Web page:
Friday, 27 September 2013

Why a forced living wage would hurt Brighton

by Lewis Jaffa.

As most of us know, Brighton has a lot of small, independent businesses dotted around. The area around North Street is a prime example of how businesses can thrive if they can manage to specialise enough to stand out from the rest. 

And as I’m sure all you wannabe hacks are aware, the Labour party is presently residing in our fair city for their annual party conference. I mention this because of the rather radical ideas that Ed Miliband has been putting forward to make himself seem as different from David Cameron as possible, much like the indie shops of Brighton.

While a lot has been said in the news recently of Ed’s plans to freeze the cost of energy, I’m more concerned about his decision to try to introduce a “living wage” of about £7.45 across most of the UK (it will be higher in London) and to “name and shame” those companies linked to the government who refuse to offer it.
Confederation of British Industry director-general John Cridland said the conference had delivered "a real setback for Labour's pro-enterprise credentials".
"Government is there to set minimum standards. You begin interfering with price, property and wages, as well as in tax, and you put business taxes up, how do you expect that to have a positive impact on wealth creation, job creation and more jobs on the high street?"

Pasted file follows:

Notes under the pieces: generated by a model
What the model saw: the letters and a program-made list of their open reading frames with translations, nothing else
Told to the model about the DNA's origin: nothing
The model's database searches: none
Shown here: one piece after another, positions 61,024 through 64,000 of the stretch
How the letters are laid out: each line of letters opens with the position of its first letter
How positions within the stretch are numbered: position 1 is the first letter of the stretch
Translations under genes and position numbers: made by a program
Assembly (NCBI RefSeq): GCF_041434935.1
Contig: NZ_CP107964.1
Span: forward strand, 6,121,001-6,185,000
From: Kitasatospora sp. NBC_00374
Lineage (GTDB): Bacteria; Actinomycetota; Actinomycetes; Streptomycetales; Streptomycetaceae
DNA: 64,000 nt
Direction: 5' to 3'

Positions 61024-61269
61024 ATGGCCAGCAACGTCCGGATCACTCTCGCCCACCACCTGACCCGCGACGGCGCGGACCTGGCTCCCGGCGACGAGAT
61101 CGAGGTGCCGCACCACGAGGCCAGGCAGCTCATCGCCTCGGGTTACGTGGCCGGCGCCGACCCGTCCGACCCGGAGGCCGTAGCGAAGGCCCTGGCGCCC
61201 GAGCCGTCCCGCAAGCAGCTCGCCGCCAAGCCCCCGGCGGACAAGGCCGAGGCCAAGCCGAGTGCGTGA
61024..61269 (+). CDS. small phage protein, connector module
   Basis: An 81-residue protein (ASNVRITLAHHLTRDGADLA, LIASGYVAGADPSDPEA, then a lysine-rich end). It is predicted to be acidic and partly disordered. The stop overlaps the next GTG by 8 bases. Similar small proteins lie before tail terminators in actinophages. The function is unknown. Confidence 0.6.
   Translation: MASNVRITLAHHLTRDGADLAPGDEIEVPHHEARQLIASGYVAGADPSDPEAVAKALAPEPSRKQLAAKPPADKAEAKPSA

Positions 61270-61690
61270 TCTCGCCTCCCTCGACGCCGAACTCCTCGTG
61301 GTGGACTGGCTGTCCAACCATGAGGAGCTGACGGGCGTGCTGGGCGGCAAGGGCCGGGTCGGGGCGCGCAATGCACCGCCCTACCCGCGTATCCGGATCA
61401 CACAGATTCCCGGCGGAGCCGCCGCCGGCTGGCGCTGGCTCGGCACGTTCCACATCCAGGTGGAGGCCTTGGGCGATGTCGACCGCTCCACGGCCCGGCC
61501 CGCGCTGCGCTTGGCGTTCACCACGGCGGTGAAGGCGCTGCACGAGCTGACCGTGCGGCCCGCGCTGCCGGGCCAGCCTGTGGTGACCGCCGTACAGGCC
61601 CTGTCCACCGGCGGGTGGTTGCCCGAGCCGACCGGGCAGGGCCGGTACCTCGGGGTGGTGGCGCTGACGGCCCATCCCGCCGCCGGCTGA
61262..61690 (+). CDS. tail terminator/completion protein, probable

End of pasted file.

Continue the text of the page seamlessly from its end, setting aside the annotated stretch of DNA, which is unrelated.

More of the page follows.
The living wage is significantly higher than the current minimum wage which is £6.19 per hour for those over 21. On the face of it, this seems like a masterstroke for the people in Britain who are earning the lower minimum wage.
However, there would be massive knock-on effects if this were to be implemented, especially in Brighton. Brighton’s main source of income is its tourism industry. Even during the recession, Brighton and Hove saw an 11% increase in overnight visitors between 2007 and 2011 – sending the number of tourists past the million mark.
As anyone, like myself, who has worked in a cafĂ©, shop or tourist attraction will tell you, it is rare to see anyone get paid more than the minimum rate. If a living wage were to be introduced, those small businesses that make up a massive part not only of Brighton’s economy but also its appeal will go bankrupt. 
It’s as simple as that.
Why? Because as you raise the expected wage for people in the minimum wage category, they will only apply or try to find jobs that pay that wage. The only businesses that will be able to afford the significant rise in the expected wages are the big kahunas. Tesco or McDonald's, for example.
Not only that, but those companies who try to implement the higher expected wages will be forced to employ less staff to make up for it. Another blow for the largest chunk of the unemployed.
Despite the news that Ed seems to have gone so far to the left he’s lost his mind, it is not all doom and gloom. The Brighton and Hove Chamber of Commerce has pledged not to “name and shame” businesses that do not pay the living wage in the city. It has so far signed up 93 firms to its campaign. This will go a long way to keeping those small businesses afloat.

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